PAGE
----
Unless you’re a fisherman yourself, you most likely have never heard of a bottom trawler fisherman. In the fishing industry, this type of fisherman has been quite controversial within the past two decades, but now, they’re making a huge comeback, and helping the environment along the way.
Bottom trawler fishermen are the type of individuals working in the industry who use large nets to capture deep-dwelling fish that typically remain on the ocean floor. These type of fish can include rock fish, Pacific Ocean perch, sole, etc., and this type of fishing is fairly residential to the Pacific Coast. However, twenty years ago bottom trawler fishermen were more or less banned from a majority of the west coast.
“Trawling vessels” would be used to drag massive weighted nets across the floor of the Pacific Ocean in order to scoop up all the fish who live down there. This method made taking in large quantities of fish much easier, but it also caused extensive damage to the rocky underwater terrain that many different species used as a home. Additionally, the large quantity of fish that trawlers were bringing in monthly was becoming extremely excessive, creating an over-fishing problem on the west coast.
According to ABC News, in the 1980’s there were up to 500 of these trawling vessels spread out between California, Oregon, and Washington, and these vessels were bringing in over 200 million pounds of ground-fish annually. This type of fishing was so crucial to the industry because ground-fish stay on the coast all year round, as opposed to other species, giving bottom trawlers a constant source of income. However, by the 1990’s regulators began noticing that the excessive way in which these vessels would uproot whole entire habitats, and place certain species in the ground-fish community in danger, was problematic.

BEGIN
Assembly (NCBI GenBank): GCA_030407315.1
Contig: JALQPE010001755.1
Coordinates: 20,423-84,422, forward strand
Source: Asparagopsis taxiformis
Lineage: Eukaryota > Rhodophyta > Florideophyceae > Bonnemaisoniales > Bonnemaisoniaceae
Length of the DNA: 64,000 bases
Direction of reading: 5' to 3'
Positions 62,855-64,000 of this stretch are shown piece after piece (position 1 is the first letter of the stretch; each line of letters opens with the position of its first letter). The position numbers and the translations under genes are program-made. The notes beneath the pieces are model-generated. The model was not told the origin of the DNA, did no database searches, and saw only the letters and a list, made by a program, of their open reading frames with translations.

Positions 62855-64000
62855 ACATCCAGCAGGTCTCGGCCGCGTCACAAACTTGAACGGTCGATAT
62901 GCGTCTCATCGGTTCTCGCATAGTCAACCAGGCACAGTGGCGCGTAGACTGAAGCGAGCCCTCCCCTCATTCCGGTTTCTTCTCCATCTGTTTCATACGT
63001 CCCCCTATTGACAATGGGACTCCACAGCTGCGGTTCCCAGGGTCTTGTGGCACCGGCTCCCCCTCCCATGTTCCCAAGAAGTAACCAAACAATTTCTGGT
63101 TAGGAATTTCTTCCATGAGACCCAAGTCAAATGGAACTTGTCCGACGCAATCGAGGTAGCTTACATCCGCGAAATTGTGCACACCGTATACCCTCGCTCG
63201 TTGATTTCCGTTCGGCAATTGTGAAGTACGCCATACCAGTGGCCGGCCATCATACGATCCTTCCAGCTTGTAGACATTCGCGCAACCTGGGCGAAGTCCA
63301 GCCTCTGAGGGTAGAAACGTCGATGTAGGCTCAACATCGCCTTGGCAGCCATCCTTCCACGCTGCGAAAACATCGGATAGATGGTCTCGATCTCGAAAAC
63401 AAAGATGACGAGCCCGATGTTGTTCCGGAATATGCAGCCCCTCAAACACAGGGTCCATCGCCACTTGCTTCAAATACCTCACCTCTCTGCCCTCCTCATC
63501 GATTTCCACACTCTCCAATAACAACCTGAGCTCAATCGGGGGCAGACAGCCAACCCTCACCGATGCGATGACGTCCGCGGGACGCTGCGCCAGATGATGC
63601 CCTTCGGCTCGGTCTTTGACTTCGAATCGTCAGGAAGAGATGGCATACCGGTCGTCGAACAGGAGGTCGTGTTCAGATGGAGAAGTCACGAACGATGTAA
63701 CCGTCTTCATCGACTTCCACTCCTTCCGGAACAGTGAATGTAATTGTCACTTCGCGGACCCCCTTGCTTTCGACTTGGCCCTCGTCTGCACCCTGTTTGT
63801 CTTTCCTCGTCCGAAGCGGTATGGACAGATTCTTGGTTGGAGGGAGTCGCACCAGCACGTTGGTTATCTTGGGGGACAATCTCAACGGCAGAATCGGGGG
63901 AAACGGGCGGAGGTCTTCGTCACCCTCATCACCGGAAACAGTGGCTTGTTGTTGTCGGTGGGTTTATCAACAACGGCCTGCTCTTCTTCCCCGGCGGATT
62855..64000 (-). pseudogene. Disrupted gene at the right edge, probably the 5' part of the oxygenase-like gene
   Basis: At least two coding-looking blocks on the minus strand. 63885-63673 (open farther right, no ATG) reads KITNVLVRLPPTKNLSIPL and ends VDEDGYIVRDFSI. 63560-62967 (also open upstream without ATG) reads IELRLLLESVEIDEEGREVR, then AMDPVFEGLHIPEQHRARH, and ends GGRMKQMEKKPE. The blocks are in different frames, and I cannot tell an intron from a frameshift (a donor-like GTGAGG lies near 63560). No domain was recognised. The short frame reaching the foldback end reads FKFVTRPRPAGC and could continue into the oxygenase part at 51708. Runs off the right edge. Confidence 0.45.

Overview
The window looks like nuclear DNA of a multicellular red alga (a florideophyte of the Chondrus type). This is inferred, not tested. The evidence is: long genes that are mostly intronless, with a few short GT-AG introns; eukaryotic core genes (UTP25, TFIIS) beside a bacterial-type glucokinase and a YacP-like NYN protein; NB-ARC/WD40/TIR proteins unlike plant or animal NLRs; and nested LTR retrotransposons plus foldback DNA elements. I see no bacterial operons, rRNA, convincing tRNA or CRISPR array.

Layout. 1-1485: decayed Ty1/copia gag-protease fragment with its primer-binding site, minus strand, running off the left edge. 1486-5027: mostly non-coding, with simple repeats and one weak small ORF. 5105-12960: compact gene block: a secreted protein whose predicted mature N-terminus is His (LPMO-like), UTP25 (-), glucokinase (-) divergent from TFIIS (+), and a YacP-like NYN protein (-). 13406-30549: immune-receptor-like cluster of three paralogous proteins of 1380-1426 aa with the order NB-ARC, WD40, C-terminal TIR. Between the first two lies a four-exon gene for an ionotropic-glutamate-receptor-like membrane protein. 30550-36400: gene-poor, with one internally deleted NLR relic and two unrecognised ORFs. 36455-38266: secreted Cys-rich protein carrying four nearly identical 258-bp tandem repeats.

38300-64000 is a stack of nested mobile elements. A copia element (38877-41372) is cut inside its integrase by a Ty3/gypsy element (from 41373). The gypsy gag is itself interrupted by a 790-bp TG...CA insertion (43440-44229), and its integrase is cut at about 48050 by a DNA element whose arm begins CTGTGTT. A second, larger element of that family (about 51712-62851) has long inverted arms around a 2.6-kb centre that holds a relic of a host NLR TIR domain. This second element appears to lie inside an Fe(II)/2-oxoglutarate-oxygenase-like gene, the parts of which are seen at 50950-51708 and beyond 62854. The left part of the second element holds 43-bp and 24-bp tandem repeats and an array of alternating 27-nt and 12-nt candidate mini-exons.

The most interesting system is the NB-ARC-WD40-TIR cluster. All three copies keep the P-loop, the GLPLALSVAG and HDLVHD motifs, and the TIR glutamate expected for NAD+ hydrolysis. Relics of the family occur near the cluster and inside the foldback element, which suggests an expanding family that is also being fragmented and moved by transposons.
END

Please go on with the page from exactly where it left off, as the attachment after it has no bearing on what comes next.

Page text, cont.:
“By 2005, trawlers brought in just one-quarter of the haul of the 1980s. The fleet was down to 75 boats. We really wiped out the industry for a number of years. To get those things up and going again was and is not easy. In 2011, trawlers were assigned quotas for how many of each species they could catch. Mandatory independent observers accompanied the vessels and hand-counted their haul. Fishermen quickly learned to avoid areas heavy in off-limits species and began innovating to net fewer banned fish,” said Brad Pettinger, former director of the Oregon Trawl Commission who developed part of the plan to reopen fishing grounds.
Since these stricter regulations have been implemented, ground-fish populations have rebounded much faster than conservationists predicted. So much so that on January 1st of this upcoming year, regulators of the fishing industry will be reopening a large area on the Pacific Coast specifically for bottom trawling. The best part? The reopening has even been approved by state-wide environmentalist groups, the same ones who were able to create the trawling bans in the first place.
The collaboration between fishermen and environmentalist’s has been years in the making. Throughout the past five years the two groups have created a long-term plan that would permanently protect certain areas on the Pacific Coast that formerly fell victim to over-fishing caused by trawlers. These areas will be taken over by other conservationist groups that will work on rebuilding the coral reef/ocean floor ecosystems that have been lost. Additionally, trawlers still have regulations in terms of how much they can fish, but with a reduced amount of vessels on the west coast, fishermen are able to make their living without all the second hand environmental guilt. In response both groups are, surprisingly, very satisfied with the result of their teamwork, and how much they both are able to benefit.
“A fair number of fishermen thought it was a good deal and if it was going to happen, it was better for them to participate than not. It’s right up there with the best and most rewarding things in my career — and I’ve been at it 50 years,” said Tom Libby, a fish processor who was instrumental in crafting the agreement.
“It’s really a conservation home run. The recovery is already decades ahead of schedule. It’s the biggest environmental story that no one knows about.” said Shems Jud, regional director for the Environmental Defense Fund’s ocean program.
Eric Mastrota is a Contributing Editor at The National Digest based in New York. A graduate of SUNY New Paltz, he reports on world news, culture, and lifestyle. You can reach him at email@example.com.